We Leave Together marks the end of the story of Joni Lord Jona, Rachel, Djoss, Calipari and the Walkers. The Dogsland trilogy has been terribly painful yet wonderful to read. J.M. McDermott’s prose brought me through the terrors, pain and love expressed in this story about two extremely different yet similar couples.
The Walkers are feared representatives of the goddess Erin. As ham-shifters they are part human and part wolf. Rachel and Jona are half-human and half-demon. Their heritage comes from the Nameless one and expresses itself both in temperament and looks. Both are feared by the general populace.
Similar as they might be, the Walkers and Rachel and Jona are also extremely dissimilar. Rachel and Jona’s half-demon nature makes even their sweat dangerous to other people. Sharing food and drink is impossible because of the effect doing so has on others. Half-demons are hunted down and burned (alive for the most part) along with their properties and very likely any person they might love. The Walkers hunt half-demons and eradicate (as much as possible) any dangerous trace of them.
With Jona’s skull being found at the beginning of the trilogy, we have always known that, for Jona at least, there was never going to be a happily ever after. Considering the nature of Dogsland, happily ever after probably does not happen to any one in the land of McDermott’s mind. But does happily ever after happen even in the real world? Not likely. I suppose there could be a happier after, but never a happily ever after. Humans just aren’t built for it. We all die, we all get sick and we all suffer through pain. Some of us experience more sickness and pain than others, but we all go through such experiences. So too for the citizens of Dogsland.
Homelessness for adults and children, orphans (both homeless and not), class differences, poverty, greed, power-struggles, charity, love, helplessness and need are all visible in Dogsland and our world. Just look around and you will find all of these without needing to look very hard. Djoss becomes one of the helpless ones through his desire to get money quickly. His motives were fine – a better life for himself and his sister. The way he went about it led him into helplessness. Devil-weed is incredibly addictive once you smoke it. Djoss did and now all of his money goes to the drug. Rachel is desperate to get him out of the city with her. But getting out of the city is not a simple thing unless you get hired by a caravan. Who is going to hire a person who is so obviously a drug-addict? Jona wants her to stay because he has fallen for her or possibly the fact that he has finally found another like himself.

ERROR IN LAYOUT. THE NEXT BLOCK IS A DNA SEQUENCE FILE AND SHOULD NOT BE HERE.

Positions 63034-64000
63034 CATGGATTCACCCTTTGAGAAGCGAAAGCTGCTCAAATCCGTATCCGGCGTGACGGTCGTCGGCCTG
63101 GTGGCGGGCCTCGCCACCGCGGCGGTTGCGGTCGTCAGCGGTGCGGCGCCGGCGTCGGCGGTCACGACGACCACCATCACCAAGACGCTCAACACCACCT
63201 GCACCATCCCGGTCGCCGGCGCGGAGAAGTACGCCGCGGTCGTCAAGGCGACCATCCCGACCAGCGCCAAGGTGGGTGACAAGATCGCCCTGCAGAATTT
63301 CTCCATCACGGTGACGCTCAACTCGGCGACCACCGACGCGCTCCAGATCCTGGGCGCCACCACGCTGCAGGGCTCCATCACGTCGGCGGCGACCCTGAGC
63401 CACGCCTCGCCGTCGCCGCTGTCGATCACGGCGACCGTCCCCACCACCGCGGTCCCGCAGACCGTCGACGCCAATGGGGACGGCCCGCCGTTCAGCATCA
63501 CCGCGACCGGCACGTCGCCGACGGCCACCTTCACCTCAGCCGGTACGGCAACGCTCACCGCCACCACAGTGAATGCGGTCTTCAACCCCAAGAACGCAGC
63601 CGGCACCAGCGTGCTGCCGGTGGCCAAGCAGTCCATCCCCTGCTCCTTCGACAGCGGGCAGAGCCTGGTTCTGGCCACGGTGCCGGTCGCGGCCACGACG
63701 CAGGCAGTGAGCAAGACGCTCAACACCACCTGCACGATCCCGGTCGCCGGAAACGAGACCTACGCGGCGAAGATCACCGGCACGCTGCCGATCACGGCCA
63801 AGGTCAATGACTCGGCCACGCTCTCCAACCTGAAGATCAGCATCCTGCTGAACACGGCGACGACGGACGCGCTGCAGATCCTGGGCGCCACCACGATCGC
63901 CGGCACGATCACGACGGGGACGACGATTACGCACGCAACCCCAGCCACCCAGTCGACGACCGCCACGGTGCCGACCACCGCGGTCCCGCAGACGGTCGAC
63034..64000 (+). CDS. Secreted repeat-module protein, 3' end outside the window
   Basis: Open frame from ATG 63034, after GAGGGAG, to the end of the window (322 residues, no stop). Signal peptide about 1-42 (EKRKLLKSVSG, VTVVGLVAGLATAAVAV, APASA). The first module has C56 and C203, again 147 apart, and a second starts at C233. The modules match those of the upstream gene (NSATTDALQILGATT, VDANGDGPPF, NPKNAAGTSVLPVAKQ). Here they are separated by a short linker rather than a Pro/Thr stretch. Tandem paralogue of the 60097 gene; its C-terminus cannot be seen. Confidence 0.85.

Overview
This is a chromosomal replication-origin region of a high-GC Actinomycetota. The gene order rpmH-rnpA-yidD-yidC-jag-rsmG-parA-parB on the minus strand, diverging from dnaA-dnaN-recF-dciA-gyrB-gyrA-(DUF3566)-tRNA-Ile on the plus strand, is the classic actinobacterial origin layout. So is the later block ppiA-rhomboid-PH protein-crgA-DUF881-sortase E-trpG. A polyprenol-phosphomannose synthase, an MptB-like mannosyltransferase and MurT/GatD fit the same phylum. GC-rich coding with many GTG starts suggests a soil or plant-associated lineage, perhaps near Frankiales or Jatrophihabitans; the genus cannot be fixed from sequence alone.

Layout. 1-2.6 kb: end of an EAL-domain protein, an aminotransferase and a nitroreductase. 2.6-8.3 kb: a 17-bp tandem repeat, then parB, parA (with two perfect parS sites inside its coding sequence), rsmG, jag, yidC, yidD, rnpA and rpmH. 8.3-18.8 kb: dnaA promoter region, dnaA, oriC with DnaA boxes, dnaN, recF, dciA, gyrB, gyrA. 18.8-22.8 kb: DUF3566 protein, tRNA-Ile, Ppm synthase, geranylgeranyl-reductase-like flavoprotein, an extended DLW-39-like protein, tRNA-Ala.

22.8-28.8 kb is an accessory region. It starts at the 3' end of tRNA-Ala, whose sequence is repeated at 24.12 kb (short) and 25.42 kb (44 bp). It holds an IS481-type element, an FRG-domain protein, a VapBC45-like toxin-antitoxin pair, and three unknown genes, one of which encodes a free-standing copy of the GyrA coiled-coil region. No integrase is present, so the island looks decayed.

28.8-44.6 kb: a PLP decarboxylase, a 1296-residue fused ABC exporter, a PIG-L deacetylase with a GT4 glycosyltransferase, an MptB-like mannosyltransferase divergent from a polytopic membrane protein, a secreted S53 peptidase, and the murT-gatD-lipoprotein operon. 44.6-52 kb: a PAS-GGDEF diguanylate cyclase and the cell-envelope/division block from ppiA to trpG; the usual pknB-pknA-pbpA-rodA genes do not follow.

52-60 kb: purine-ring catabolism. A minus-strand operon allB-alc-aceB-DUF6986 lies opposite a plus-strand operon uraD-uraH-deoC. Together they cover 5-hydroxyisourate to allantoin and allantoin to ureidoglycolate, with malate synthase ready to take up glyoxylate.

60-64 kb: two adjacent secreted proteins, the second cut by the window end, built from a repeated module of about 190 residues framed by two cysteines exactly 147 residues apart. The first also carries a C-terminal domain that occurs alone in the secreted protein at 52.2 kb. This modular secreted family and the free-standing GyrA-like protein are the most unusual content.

So many things work against Jona and Rachel and Djoss. Their own nature, others finding out about that nature and using it against them, having to hide what they are and people hunting them are all factors that make the descent into death for Jona inevitable.
We Leave Together is dark and painful. Somehow it is always the children that get to me.
The boy pulled his dead rat off the fire with two scraps of wood. He picked at it with his bare hands like a hairy chicken wing.
“Where you from, mudskipper?” said Nicola, to the boy.
He shrugged. “Ma said we were from a farm, once.”
“Where’s your ma.”
“I don’t know,” he said.
“Just, you then?”
“I got two brothers. I don’t know where they are, but they’re around.”
Children around the world live in conditions like these. We just don’t see them. Or maybe we choose not to see them. Sometimes they live far enough away from us that we have to make an effort to acknowledge their existence. But even in my wealthy country there are children who know the pangs of hunger unless charity reaches them. What about them? Am I part of the brutality and violence of Dogsland if I choose to ignore that our world is in many ways just like the world of J.M. McDermott?
Did I say We Leave Together was painful? Yes, I believe I did. That area of my chest that aches right before the need to cry engages hurt through most of the story. Definitely recommended.